When I quit my job at the life center to stay home with my daughter, it felt like a relief.  The weight of all those hurting hearts was lifted- the responsibility I felt to those mommies and babies born and unborn was gone for now.  I felt I had earned a break from this emotionally draining work.  In addition to the fact that my daughter would be one year old soon and my own hands were full.   I stopped being involved with pro-life work except for teaching NFP introductory classes, which is only tangentially prolife at all.  I avoided the topic of abortion and gave myself a free pass to stop worrying for a while.  I put my time in.

Now my daughter is four and I still avoid volunteering, marching, even praying for an end to abortion. Those years had hardened my heart.  Until recently when I watched a 30 minute video that renewed my fervor. It is called 180.  I almost don’t want to recommend it because it is so moving and powerful.  The images and facts are shocking.  It made me think once more – I have to DO SOMETHING!  Sometimes I feel so helpless.  There are days when we pro-lifers wish we could chain ourselves to the doors of the abortion clinics so no one could go in. But we know this would be unwise and ultimately fruitless. That is why it is so beautiful the way Stand and Pray works. We need to BE there. We have to stand outside that death camp as a statement that something is happening there that is wrong.  We can’t stop it. But we can stand up against it- literally.

There are so many ways to defend the unborn.  We each have to use the gifts God gave us to discern where we are being called. For me, giving diapers and a hug, if she’ll allow me, was where I was called to defend life. For someone else it could be stuffing envelopes for any number of pro-life organizations or writing letters.

I hope that taking a peek into a pregnancy center has shown you the special role that the Gabriel Project Life Center plays and I hope you will take an opportunity during Respect Life Month to reevaluate your commitment to defending the unborn.  Gabriel Angels are paired up with mothers in need of material and emotional support throughout the diocese.  This is a very flexible role as it is different for each mom. Sometimes its only delivering baby items. Or maybe you have some baby items sitting in your garage you could donate. The Gabriel Project is a beautiful ministry that uses person to person contact to reach out to those who without that support could become abortion minded. Walking though a pregnancy with mom can be very rewarding, especially if you get to hold the baby.

So please don’t give in to hopelessness wherever you are in the pro-life battle to defend the unborn.  Sometimes a caring hand is all it takes. Here is some more encouragement that really helped me after watching 180. Simcha Fisher’s Hope for Pro-Lifers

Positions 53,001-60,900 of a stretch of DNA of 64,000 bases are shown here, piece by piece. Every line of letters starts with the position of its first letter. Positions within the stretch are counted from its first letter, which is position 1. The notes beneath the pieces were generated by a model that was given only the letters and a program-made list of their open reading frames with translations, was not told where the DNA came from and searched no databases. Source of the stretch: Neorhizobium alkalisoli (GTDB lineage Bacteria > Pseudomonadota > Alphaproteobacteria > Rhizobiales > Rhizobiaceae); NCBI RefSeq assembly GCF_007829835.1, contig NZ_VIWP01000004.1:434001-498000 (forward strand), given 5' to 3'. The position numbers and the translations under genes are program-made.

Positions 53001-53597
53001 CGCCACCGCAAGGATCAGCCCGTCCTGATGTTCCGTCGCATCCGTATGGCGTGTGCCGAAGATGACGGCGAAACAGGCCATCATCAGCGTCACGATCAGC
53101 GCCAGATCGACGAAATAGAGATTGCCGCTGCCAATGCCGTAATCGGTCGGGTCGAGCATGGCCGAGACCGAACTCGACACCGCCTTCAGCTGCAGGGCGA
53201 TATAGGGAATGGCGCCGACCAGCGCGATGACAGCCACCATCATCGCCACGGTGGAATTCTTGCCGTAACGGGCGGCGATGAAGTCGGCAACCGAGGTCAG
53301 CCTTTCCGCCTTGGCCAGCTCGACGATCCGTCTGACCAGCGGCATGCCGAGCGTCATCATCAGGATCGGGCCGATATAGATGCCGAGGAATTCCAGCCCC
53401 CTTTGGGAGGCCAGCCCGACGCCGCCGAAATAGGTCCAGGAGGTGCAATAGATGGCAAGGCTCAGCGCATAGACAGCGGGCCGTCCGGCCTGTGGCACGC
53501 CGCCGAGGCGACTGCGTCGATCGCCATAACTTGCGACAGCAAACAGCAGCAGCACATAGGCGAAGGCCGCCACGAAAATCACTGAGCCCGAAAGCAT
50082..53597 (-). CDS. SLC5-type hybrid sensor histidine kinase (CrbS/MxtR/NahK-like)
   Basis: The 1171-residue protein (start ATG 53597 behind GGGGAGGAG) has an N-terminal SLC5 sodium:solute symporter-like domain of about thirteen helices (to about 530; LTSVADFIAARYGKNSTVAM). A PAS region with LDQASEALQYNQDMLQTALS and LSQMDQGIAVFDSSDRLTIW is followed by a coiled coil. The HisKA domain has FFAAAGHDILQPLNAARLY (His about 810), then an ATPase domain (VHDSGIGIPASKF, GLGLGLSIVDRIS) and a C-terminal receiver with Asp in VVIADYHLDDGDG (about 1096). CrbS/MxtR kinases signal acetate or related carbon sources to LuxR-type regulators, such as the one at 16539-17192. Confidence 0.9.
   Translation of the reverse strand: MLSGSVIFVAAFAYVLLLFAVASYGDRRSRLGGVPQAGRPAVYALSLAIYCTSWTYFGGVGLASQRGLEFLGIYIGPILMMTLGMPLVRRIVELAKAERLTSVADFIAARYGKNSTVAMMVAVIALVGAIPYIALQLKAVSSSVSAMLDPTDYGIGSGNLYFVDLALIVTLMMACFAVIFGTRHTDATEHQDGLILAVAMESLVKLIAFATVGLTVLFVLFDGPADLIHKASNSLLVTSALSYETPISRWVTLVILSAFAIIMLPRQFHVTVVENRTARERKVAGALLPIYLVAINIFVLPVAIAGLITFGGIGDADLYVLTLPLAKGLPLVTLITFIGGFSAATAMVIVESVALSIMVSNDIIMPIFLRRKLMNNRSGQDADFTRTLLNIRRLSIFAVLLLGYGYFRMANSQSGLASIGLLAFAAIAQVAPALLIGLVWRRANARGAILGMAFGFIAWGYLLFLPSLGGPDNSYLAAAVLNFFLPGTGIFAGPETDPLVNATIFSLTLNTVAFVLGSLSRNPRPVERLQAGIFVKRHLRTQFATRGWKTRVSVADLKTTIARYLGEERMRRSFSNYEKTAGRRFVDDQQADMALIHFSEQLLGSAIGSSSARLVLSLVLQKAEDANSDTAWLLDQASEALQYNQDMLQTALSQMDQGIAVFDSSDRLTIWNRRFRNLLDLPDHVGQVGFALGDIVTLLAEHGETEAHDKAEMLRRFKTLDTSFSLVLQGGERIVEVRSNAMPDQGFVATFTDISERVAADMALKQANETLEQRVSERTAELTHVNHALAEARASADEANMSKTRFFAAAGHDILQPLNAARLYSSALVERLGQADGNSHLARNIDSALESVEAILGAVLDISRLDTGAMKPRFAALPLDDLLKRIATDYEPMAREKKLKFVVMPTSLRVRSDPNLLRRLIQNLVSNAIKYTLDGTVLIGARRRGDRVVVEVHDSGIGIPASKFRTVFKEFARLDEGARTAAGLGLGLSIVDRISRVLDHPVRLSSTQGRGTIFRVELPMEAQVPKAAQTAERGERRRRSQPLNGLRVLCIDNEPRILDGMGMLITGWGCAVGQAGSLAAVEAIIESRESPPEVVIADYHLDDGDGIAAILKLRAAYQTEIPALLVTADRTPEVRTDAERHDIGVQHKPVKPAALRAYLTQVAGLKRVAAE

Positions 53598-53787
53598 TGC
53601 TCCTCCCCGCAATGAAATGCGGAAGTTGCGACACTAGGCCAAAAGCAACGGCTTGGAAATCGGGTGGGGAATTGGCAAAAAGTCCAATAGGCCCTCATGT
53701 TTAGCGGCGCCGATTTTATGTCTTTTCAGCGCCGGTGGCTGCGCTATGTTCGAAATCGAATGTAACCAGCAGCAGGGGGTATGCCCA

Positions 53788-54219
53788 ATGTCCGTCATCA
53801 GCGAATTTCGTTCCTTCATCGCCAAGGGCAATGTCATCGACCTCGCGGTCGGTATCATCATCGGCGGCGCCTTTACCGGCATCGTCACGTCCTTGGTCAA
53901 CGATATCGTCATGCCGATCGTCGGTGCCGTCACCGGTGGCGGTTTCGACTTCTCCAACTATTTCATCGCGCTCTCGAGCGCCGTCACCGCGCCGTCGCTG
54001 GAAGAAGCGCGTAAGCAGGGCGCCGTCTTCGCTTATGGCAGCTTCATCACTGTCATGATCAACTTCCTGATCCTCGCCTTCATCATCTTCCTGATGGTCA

By Jaclyn

Jaclyn spends her days playing jester to her three-year-old princess and 18 month old female gymnast. She has one more daughter in heaven who is her youngest daughter’s twin who died when they were five weeks old. She loves to sing, especially classical, spiritual and Broadway music. Her sweet husband must want to be a saint because he has been married to her for five years.

3 replies on “Folding Baby Clothes to Defend the Unborn”

Jaclyn, I read your story with tears in my eyes. You see, when I was in college at TAMU, I got pregnant. I was so naive, I thought I’d have to go to the doctor to do a pregnancy test, and I didn’t want to do that; it cost money, and somehow just making a doctor’s appointment seemed to make it all so real and absolute. But I did have the sense to look in the yellow pages and find a local pregnancy center. I doubt it was the Life Center; I don’t remember the name, or even just where it was, but I didn’t feel so anxious about making an appointment there. My boyfriend (now husband) went with me. I did what I now know to be a simple home pregnancy test, and of course it was positive. The counselor we spoke with didn’t say much. She could see our brokenness and grief, and didn’t know how to interpret it. She hesitatingly asked about what our plans were…adoption? or…? Despite the immoral way we had conducted ourselves, both my boyfriend and I were at least firm in our convictions about ONE thing, and hastily assured her that we would never consider abortion. We left, both crying, and I recall the counselor looking so concerned for us. She had a look of helplessness. What else could she do or say to ease our path?

That was twenty years ago. I still think of that counselor, and of the loving dignity with which she treated us, who were so young and stupid. No matter that there wasn’t anything else she could say or do–I know without a doubt that she cared for us and our baby in a way few other total strangers would have. She was there to help us through a critical, and desperately difficult, moment of our lives. That was enough.

We lived through the toughest part–telling our parents. We got married, had the baby, finished school and went on to have six more children, the youngest of which is just four months old! The baby that we had so long ago is almost 21. He’s 6’2″, handsome and a student at MIT. I often think how blessed I am to have had him when we did, because it forced us to move forward with our family plans, rather than delaying our children until we had stable jobs, a house, or whatever. We had to make sacrifices, and my husband had to work long hours at a difficult job. We had to face our family and friends with the shame of what we had done. But it all worked out for our good, and we are better for it.

My counselor from all those years ago will never know what happened to us. So I’m telling you. What you’ve done makes a difference, and I am grateful.